The first band of its kind in Brazil, the deeply funky Abayomy Afrobeat Orquestra finally have their first album under their belt and 2013 looks like being a breakthrough year for a group of musicians initially only united for a one-off gig by their love of Fela Kuti. Fittingly translating as 'Chance Encounter' in the Yoruban of West Africa, Abayomy's thirteen members gathered for a tribute to the Nigerian musical legend back in 2009 and have been jamming together ever since. Time Out Rio caught up with guitarist Gustavo Benjão to hear the story behind the group's debut album, and the secrets behind their funk.
So, 'Chance Encounter' - how exactly did the band come about?
Originally we were playing Fela Kuti covers at his anniversary party in 2009. The show was incredible, and we decided we had to start creating our own music. The fact that we were the first such orchestra in Brazil is neither here nor there, but I would like to think we have helped to nourish the afrobeat scene here. Soon after us, for example, the Bixiga 70 band emerged, flying the same flag as us, albeit not purely playing afrobeat.
How was it playing with Fela Kuti's guitarrist, Oghene Kologboele?
Kologbo is a genius, and one of the key elements of Fela's huge musical leap. Along with Tony Allen he is one of the people responsible for what we know today as afrobeat. We all learned from him, and he was extremely generous in sharing his creative process.
How did the connection with Lemi Ghariokwu, Fela's own album artwork designer, come about?
Our sax player Thiago Queiroz got in touch with him through Facebook and he was incredibly receptive to us. The cover is actually by Larry Isimah, one of Lemi's disciples, which he showed to us and we loved and thought it would be cool to work with a fresh talent.
The Abayomy sound also brings with it the songs and rhythms of candomblé. Where has this come from, and what other inspirations do you draw on?
From within, from our rich culture, the mixture of rhythms in our city. The music we make has its roots in afrobeat, but we were all born in Brazil and the musical baggage that we all carry is completely different from anywhere else in the world. Candomblé is part of our reality. We aways try to enrich our creative process with our own experiences and as such have created a peculiarly Brazilian version of afrobeat. We are thirteen people, and each of us has our own peculiarities and opinions.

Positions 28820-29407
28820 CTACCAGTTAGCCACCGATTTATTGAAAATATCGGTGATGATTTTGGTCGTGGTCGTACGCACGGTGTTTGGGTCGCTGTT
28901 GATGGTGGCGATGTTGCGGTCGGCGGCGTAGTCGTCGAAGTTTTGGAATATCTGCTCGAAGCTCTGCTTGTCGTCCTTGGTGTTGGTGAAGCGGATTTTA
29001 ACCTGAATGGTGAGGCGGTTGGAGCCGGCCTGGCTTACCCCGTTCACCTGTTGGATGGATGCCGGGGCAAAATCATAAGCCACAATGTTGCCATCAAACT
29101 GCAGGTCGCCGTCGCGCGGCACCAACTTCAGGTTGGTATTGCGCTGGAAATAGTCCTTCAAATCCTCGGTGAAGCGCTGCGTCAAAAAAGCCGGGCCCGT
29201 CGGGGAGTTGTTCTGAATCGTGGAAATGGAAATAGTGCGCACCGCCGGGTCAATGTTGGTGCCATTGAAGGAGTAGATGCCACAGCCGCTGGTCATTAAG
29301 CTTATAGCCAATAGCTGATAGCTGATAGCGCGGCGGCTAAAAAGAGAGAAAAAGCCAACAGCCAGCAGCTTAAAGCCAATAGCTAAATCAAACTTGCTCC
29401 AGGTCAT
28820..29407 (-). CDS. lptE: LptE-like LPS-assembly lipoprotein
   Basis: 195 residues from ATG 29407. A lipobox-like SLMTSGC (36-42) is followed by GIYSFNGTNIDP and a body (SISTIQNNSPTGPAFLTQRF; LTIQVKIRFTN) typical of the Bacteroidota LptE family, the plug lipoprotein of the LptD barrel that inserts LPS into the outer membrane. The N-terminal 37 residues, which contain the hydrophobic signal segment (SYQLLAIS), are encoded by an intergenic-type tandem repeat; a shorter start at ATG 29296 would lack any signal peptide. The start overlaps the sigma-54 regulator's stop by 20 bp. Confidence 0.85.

Every show you do seems busier than the last, did you think that your sound would catch on the way it has done?
I think that is partly to do with the fact that people, especially young people, are paying more and more attention to African rhythms in general, since they are the roots of Brazilian music and there is some common ground there. I think there is an overriding need among young people to acquaint themselves with music that has a deeper meaning since, particularly in Rio, they are fed so much rubbish by the corporate entertainment industry. There is also the fact that our show is totally lively and danceable and appealing to young people from that perspective, so there are several factors working in our favour.
Who would be your dream guest to have on stage with you, and where would that be?
The name we always come back to in this respect is Gilberto Gil, and playing at The Shrine, Fela's venue.
Your album was recorded live in four nights, how did that work out?
We had already been playing these songs for a while and had them worked out, so that helped things a great deal. Abujamra (acclaimed composer André Abujamra) then came to cast a clinical eye and gave it a polish and was also a key part of the process. It was four days of a lot of work and a lot of fun, recorded live with just a few solos and the vocals added afterwards.